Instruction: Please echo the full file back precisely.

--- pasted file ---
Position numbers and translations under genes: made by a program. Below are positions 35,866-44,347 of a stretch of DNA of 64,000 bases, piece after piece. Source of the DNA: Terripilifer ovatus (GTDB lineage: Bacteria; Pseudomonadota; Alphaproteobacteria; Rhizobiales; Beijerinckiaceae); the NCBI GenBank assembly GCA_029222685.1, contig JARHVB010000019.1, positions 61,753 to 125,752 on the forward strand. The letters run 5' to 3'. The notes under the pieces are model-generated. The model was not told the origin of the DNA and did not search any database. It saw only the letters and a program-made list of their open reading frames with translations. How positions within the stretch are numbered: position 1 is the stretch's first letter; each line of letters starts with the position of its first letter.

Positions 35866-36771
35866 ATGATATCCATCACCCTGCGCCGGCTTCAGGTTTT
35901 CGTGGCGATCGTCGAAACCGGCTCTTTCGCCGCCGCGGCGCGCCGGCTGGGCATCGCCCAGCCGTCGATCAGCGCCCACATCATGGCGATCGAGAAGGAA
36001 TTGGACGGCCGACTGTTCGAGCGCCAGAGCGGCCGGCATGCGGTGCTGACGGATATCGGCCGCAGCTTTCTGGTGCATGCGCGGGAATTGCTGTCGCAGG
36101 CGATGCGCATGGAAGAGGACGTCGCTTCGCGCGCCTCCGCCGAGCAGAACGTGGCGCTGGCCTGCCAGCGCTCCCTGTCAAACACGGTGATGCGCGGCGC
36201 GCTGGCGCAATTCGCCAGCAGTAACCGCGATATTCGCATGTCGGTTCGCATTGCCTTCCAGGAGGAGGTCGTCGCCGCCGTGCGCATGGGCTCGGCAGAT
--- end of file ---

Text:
Position numbers and translations under genes: made by a program. Below are positions 35,866-44,347 of a stretch of DNA of 64,000 bases, piece after piece. Source of the DNA: Terripilifer ovatus (GTDB lineage: Bacteria; Pseudomonadota; Alphaproteobacteria; Rhizobiales; Beijerinckiaceae); the NCBI GenBank assembly GCA_029222685.1, contig JARHVB010000019.1, positions 61,753 to 125,752 on the forward strand. The letters run 5' to 3'. The notes under the pieces are model-generated. The model was not told the origin of the DNA and did not search any database. It saw only the letters and a program-made list of their open reading frames with translations. How positions within the stretch are numbered: position 1 is the stretch's first letter; each line of letters starts with the position of its first letter.

Positions 35866-36771
35866 ATGATATCCATCACCCTGCGCCGGCTTCAGGTTTT
35901 CGTGGCGATCGTCGAAACCGGCTCTTTCGCCGCCGCGGCGCGCCGGCTGGGCATCGCCCAGCCGTCGATCAGCGCCCACATCATGGCGATCGAGAAGGAA
36001 TTGGACGGCCGACTGTTCGAGCGCCAGAGCGGCCGGCATGCGGTGCTGACGGATATCGGCCGCAGCTTTCTGGTGCATGCGCGGGAATTGCTGTCGCAGG
36101 CGATGCGCATGGAAGAGGACGTCGCTTCGCGCGCCTCCGCCGAGCAGAACGTGGCGCTGGCCTGCCAGCGCTCCCTGTCAAACACGGTGATGCGCGGCGC
36201 GCTGGCGCAATTCGCCAGCAGTAACCGCGATATTCGCATGTCGGTTCGCATTGCCTTCCAGGAGGAGGTCGTCGCCGCCGTGCGCATGGGCTCGGCAGAT